Georgia was the first state to re-open movie theaters during the cornavirus pandemic. It is also leading Hollywood’s return to producing films and TV shows.
Governor Brian Kemp May 22 announced a filming “best practices” guide for the state’s $9.5 billion content production industry that employs more than 51,000 people in the Atlanta area and statewide.
The guidelines are aimed at reducing the spread of COVID-19 when productions resume in Georgia this summer. The recommendations include increased sanitation efforts, avoiding sharing objects such as mobile phones, computers, pens, work tools, etc., in addition to avoiding mass transportation, opting for digital call sheets, production reports and contracts when possible. Goals also include avoiding handshakes, kisses, hugs and actions that encourage physical contact between people.
The guidelines were developed in cooperation with officials from studio and production companies who maintain a presence in the state.
As future film and production planning continues, the guidelines prioritize the safety of all cast and crew. Companies are required to use these recommendations in conjunction with industry-wide labor and management protocols as they are developed.
“We are so grateful to the hardworking people who make up and contribute to Georgia’s incredibly successful film and TV industry, and we thank them for all the ways they have given back throughout the state’s response to COVID-19,” Kemp said in a statement. “The Georgia Film Office has maintained their close work with industry executives to develop these outlines for how productions can help protect cast and crew members.”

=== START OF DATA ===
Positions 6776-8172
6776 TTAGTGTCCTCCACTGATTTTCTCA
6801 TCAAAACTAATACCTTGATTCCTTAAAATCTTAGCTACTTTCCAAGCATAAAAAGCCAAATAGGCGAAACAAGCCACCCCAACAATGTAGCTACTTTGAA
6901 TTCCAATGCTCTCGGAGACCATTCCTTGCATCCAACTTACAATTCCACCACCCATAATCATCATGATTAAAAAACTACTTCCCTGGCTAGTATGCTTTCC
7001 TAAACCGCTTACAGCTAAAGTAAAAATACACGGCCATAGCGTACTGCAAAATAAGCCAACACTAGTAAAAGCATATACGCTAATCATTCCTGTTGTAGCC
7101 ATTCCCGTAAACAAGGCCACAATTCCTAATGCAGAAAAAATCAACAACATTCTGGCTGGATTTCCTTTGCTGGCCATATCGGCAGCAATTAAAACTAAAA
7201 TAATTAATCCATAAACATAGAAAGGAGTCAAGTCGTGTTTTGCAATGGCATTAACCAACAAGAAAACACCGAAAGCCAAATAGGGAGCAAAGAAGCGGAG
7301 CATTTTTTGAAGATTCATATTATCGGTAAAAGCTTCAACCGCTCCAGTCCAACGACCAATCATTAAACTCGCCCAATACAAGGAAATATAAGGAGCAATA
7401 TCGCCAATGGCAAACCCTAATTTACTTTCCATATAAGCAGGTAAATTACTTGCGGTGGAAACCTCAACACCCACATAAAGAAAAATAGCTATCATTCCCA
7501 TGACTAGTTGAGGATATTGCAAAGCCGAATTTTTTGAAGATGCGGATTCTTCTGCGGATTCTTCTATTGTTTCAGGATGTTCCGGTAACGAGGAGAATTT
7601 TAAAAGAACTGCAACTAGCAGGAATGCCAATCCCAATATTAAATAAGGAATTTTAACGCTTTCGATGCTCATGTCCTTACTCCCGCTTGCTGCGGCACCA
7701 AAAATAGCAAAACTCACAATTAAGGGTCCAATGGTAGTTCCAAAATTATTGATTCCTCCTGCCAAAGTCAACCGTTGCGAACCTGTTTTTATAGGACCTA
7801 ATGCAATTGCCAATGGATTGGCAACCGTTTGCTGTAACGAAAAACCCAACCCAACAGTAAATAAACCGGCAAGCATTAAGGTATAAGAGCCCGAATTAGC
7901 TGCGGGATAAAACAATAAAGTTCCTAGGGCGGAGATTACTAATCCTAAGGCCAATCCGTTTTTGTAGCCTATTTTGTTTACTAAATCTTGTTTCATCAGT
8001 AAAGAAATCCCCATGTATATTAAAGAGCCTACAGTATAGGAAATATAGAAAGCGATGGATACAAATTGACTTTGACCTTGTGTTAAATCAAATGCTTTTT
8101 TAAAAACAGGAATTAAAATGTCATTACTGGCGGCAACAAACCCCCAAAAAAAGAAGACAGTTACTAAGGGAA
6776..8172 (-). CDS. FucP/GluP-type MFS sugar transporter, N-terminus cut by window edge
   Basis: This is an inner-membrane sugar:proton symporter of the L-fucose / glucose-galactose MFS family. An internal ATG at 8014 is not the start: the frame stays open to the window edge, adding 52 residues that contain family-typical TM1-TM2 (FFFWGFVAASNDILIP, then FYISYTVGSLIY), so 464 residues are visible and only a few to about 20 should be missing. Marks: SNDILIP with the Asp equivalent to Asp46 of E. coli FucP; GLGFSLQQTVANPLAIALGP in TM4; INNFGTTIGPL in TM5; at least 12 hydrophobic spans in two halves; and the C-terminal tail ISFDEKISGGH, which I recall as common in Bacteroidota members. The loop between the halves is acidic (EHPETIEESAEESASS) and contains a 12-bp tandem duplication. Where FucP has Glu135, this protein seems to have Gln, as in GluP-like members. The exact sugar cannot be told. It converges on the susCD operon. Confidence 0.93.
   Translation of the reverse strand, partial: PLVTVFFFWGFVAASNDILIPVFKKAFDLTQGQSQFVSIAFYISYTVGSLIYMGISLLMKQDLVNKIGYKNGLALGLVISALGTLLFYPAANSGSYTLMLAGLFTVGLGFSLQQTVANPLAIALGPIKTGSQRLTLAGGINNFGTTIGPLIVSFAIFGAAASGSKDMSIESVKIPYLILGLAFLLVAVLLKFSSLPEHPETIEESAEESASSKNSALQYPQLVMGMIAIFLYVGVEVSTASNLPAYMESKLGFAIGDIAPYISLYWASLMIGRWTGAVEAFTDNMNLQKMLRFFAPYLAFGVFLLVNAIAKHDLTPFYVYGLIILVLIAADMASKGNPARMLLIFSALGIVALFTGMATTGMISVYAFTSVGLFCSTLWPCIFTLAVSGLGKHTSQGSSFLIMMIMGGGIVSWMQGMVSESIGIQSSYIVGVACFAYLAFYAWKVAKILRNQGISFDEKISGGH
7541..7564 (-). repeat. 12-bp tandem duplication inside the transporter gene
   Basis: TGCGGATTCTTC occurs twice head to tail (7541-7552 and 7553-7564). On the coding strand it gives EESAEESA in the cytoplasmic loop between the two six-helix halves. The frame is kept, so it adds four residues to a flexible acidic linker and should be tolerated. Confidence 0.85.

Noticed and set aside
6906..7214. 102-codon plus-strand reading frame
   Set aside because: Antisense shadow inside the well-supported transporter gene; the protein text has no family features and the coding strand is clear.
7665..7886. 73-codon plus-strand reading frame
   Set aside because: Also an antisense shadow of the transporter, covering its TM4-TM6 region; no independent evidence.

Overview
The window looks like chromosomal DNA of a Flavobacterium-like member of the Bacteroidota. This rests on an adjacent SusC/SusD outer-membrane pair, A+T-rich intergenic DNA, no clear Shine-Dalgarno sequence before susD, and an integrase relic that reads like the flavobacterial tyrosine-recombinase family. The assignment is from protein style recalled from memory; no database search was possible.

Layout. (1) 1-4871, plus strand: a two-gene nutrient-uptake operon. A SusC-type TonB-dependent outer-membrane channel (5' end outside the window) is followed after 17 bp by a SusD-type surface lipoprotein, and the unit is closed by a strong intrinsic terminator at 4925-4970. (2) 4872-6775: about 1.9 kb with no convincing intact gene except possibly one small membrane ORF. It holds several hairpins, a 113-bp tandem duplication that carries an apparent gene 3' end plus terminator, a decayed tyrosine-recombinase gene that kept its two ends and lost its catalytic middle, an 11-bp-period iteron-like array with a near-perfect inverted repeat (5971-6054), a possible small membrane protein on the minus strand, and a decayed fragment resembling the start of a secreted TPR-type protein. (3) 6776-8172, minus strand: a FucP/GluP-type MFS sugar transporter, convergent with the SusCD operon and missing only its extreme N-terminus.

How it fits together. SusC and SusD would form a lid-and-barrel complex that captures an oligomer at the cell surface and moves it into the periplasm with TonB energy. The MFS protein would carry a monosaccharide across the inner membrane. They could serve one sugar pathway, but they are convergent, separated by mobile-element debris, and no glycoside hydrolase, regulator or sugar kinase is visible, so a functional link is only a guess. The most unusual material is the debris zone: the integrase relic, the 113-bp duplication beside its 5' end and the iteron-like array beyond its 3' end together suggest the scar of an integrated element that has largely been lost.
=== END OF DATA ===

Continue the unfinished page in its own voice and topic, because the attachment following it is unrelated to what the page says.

Georgia set a record for filming during fiscal year 2019. The 391 film and television productions filmed in the state spent $2.9 billion in the state, supported 3,040 motion picture and television industry businesses, and delivered $9.2 billion in total wages.
“Every element of what has made Georgia such a unique place for film — landscapes, production facilities, a skilled and growing workforce, with a pipeline of new labor thanks to the Georgia Film Academy and our College and Career Academies — are still in place, just as they were before this global pandemic,” Kemp said.
Georgia Department of Economic Development Commissioner Pat Wilson said the backbone of the state’s film and television industry is comprised of small businesses that have helped create the environment that makes Georgia an attractive place for productions.
In addition to locations, climate and cultural attractions, the state has offered upwards of $150 million in annual tax incentives toward productions.
“We will continue to help these important businesses navigate new circumstances,” Wilson said. “As we return to production across the state, there is no doubt Georgia will maintain its position as a powerhouse for film and television production.”